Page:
© Anne T. Kent Room
Women representing Marin as part of promotion of Greyhound commuter service, San Francisco, November 27, 1940
Two recently acquired photographs in the Anne T. Kent California Room collection presented a mystery: Who was this group of women, where were they standing, and when and why were these photos taken?
The background was not a familiar Marin locale, but based on the photography and clothing style, it was safe to place the era as being in the late 1930s or early 1940s.
Looking closer, the women are carrying flowers, and wearing individual sashes adorned with names of Marin towns. The setting for one image looked like the Civic Center area of San Francisco, and a Google Street View confirmed that the photo was taken on the corner of McAllister and Polk Streets, with the California Superior Court building in the background.
Newspapers of that time were the next tool to solve the mystery, as this looks like an event with enough prominence to warrant having been covered. Using a bit of creative keyword searching (and some librarian jujitsu), I found the answer.
On November 27, 1940, a fleet of twenty Greyhound buses carried local “boosters” – including a dozen women, each representing part of Marin – over the Golden Gate Bridge to downtown San Francisco in order to advertise commuter service.
This was the era of reduction of electric commuter rail and ferryboat operations. The much-anticipated Golden Gate Bridge had opened in 1937 to considerable success. Two months before this 1940 booster day, passenger service on the downtown Mill Valley rail line had ceased (“A Meloncholy Ending"). One year after this promotional junket, the steam-powered passenger train into Sausalito ended; and the track between San Anselmo and Larkspur was torn up. This event also coincided with the purchase of property at Third and Tamalpais Streets for the San Rafael bus terminal.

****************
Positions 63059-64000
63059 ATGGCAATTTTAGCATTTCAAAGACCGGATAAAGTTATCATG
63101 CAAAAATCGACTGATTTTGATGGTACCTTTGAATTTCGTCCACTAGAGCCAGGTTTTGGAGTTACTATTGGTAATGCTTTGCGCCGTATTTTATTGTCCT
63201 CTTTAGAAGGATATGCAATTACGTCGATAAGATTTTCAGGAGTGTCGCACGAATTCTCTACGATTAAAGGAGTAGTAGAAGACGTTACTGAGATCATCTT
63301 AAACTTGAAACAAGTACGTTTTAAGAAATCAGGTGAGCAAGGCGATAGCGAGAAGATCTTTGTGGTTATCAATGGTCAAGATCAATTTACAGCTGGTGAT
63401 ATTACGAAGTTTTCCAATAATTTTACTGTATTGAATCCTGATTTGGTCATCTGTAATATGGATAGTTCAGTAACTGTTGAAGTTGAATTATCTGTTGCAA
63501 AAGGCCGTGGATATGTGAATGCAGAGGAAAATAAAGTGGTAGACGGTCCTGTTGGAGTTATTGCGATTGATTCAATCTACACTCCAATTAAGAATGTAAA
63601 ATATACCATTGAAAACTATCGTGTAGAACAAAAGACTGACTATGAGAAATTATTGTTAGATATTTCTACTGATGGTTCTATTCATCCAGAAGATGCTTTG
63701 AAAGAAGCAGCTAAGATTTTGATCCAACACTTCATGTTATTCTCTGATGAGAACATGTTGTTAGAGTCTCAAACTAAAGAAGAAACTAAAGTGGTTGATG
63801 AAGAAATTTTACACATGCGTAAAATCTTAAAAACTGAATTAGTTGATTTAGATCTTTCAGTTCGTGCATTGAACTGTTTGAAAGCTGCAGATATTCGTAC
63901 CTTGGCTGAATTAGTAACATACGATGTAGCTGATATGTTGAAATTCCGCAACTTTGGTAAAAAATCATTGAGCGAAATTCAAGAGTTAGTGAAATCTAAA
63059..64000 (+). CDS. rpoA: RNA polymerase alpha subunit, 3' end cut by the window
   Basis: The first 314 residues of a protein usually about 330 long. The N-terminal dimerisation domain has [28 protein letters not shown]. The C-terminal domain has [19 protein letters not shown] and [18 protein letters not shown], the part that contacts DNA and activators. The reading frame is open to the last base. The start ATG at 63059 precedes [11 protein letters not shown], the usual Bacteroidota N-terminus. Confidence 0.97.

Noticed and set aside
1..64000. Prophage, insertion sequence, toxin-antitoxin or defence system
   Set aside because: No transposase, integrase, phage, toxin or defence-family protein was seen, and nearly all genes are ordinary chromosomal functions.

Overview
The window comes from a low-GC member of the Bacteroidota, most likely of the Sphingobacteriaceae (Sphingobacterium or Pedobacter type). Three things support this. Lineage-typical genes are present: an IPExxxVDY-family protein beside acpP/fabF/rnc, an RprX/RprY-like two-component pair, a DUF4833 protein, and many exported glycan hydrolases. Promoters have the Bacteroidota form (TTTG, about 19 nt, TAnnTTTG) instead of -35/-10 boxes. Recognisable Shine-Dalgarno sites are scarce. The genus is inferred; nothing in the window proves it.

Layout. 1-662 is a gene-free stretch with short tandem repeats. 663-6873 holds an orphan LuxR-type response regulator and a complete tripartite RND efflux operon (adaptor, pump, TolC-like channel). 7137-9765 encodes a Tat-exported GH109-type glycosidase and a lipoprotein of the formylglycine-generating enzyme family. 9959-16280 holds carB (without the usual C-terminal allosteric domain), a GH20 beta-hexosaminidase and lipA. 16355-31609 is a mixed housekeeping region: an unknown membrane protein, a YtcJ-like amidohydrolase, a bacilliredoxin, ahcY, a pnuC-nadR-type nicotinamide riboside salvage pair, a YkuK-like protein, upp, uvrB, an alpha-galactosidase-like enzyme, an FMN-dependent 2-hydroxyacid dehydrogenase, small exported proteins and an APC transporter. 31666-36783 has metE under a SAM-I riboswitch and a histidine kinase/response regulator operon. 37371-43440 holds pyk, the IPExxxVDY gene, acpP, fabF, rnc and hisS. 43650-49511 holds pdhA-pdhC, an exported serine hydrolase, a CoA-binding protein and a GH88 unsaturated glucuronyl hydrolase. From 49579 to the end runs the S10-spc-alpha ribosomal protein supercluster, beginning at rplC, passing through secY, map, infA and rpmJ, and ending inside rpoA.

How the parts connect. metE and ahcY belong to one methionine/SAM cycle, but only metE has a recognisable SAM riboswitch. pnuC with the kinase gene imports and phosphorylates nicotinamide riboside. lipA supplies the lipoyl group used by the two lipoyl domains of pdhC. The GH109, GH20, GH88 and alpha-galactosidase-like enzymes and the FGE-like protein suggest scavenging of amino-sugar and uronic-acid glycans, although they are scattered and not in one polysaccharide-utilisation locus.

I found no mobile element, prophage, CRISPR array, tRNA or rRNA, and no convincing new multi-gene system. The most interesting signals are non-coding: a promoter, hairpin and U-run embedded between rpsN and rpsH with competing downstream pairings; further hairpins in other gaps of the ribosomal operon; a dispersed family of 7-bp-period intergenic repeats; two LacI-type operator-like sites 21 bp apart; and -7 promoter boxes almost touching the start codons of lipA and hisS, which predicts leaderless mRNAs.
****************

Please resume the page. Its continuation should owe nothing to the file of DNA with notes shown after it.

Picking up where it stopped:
Greyhound service in Marin officially began in December of 1940, one month after these two photos were snapped. The shift was not without controversy. Many were resistant to trains and ferries being replaced by Greyhound, hoping instead for a municipal bus system. There had been previous attempts to keep Greyhound out of Marin altogether. The general future of commuter travel created anxiety among residents.
However, these two photos represent a celebratory, "good-will" day, where a caravan of 800 passengers was organized by a variety of Marin groups, including chambers of commerce, Marvelous Marin, the Real Estate Board, politicians, and Pacific Greyhound itself. The aim was to ensure Marin and San Francisco that although rail and ferry passenger service was scaling back due to financial losses, Greyhound would efficiently and cost-effectively take over in style. Witnessing a fleet of what probably seemed like endless buses and pretty women certainly turned a few heads that day.
- "Bus Caravan of Marin to S.F. Tomorrow Invites Riders." Mill Valley Record, November 26, 1940.
- "Rapid Transit is Theme of Caravan." Sausalito News, November 28, 1940.
- "San Francisco Day in Marin." Sausalito News, December 12, 1940.
- "Former Stagecoach Operator Compares Travel." Sausalito News, April 6, 1939.